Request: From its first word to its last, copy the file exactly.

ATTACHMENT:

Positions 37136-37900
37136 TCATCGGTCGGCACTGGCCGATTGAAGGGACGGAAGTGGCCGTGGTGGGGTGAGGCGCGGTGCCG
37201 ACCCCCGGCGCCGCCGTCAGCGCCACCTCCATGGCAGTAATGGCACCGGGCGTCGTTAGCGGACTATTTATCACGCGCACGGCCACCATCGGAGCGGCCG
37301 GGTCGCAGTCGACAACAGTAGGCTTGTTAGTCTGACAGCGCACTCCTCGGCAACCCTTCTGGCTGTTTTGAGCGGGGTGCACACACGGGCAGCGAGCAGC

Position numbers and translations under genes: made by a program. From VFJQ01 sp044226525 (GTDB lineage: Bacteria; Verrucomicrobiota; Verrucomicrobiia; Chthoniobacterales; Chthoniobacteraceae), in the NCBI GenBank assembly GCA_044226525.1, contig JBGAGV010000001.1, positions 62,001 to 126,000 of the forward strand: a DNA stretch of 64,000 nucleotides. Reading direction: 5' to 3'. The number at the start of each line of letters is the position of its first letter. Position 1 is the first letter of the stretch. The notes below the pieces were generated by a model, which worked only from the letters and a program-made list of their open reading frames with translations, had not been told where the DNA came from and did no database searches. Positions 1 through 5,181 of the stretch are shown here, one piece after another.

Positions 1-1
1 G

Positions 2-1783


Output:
Positions 37136-37900
37136 TCATCGGTCGGCACTGGCCGATTGAAGGGACGGAAGTGGCCGTGGTGGGGTGAGGCGCGGTGCCG
37201 ACCCCCGGCGCCGCCGTCAGCGCCACCTCCATGGCAGTAATGGCACCGGGCGTCGTTAGCGGACTATTTATCACGCGCACGGCCACCATCGGAGCGGCCG
37301 GGTCGCAGTCGACAACAGTAGGCTTGTTAGTCTGACAGCGCACTCCTCGGCAACCCTTCTGGCTGTTTTGAGCGGGGTGCACACACGGGCAGCGAGCAGC

Position numbers and translations under genes: made by a program. From VFJQ01 sp044226525 (GTDB lineage: Bacteria; Verrucomicrobiota; Verrucomicrobiia; Chthoniobacterales; Chthoniobacteraceae), in the NCBI GenBank assembly GCA_044226525.1, contig JBGAGV010000001.1, positions 62,001 to 126,000 of the forward strand: a DNA stretch of 64,000 nucleotides. Reading direction: 5' to 3'. The number at the start of each line of letters is the position of its first letter. Position 1 is the first letter of the stretch. The notes below the pieces were generated by a model, which worked only from the letters and a program-made list of their open reading frames with translations, had not been told where the DNA came from and did no database searches. Positions 1 through 5,181 of the stretch are shown here, one piece after another.

Positions 1-1
1 G

Positions 2-1783